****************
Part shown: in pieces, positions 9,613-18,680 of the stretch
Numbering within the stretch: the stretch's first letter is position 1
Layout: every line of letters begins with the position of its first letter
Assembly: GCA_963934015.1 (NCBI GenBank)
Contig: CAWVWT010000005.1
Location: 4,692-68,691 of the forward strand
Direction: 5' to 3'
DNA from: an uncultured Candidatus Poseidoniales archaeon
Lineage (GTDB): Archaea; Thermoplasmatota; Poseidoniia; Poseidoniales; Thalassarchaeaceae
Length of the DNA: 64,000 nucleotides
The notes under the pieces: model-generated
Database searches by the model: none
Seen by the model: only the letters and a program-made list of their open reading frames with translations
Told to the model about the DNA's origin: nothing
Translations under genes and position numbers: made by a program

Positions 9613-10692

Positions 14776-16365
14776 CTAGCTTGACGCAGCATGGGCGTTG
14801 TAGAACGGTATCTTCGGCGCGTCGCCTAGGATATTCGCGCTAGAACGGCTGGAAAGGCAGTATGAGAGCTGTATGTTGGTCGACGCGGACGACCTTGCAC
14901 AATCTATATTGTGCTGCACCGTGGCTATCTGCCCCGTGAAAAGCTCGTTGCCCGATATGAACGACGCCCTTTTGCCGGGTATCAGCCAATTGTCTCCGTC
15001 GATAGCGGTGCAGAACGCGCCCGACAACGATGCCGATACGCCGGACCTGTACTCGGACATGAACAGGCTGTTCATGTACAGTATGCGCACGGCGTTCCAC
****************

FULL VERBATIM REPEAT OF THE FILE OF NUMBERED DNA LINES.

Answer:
Part shown: in pieces, positions 9,613-18,680 of the stretch
Numbering within the stretch: the stretch's first letter is position 1
Layout: every line of letters begins with the position of its first letter
Assembly: GCA_963934015.1 (NCBI GenBank)
Contig: CAWVWT010000005.1
Location: 4,692-68,691 of the forward strand
Direction: 5' to 3'
DNA from: an uncultured Candidatus Poseidoniales archaeon
Lineage (GTDB): Archaea; Thermoplasmatota; Poseidoniia; Poseidoniales; Thalassarchaeaceae
Length of the DNA: 64,000 nucleotides
The notes under the pieces: model-generated
Database searches by the model: none
Seen by the model: only the letters and a program-made list of their open reading frames with translations
Told to the model about the DNA's origin: nothing
Translations under genes and position numbers: made by a program

Positions 9613-10692

Positions 14776-16365
14776 CTAGCTTGACGCAGCATGGGCGTTG
14801 TAGAACGGTATCTTCGGCGCGTCGCCTAGGATATTCGCGCTAGAACGGCTGGAAAGGCAGTATGAGAGCTGTATGTTGGTCGACGCGGACGACCTTGCAC
14901 AATCTATATTGTGCTGCACCGTGGCTATCTGCCCCGTGAAAAGCTCGTTGCCCGATATGAACGACGCCCTTTTGCCGGGTATCAGCCAATTGTCTCCGTC
15001 GATAGCGGTGCAGAACGCGCCCGACAACGATGCCGATACGCCGGACCTGTACTCGGACATGAACAGGCTGTTCATGTACAGTATGCGCACGGCGTTCCAC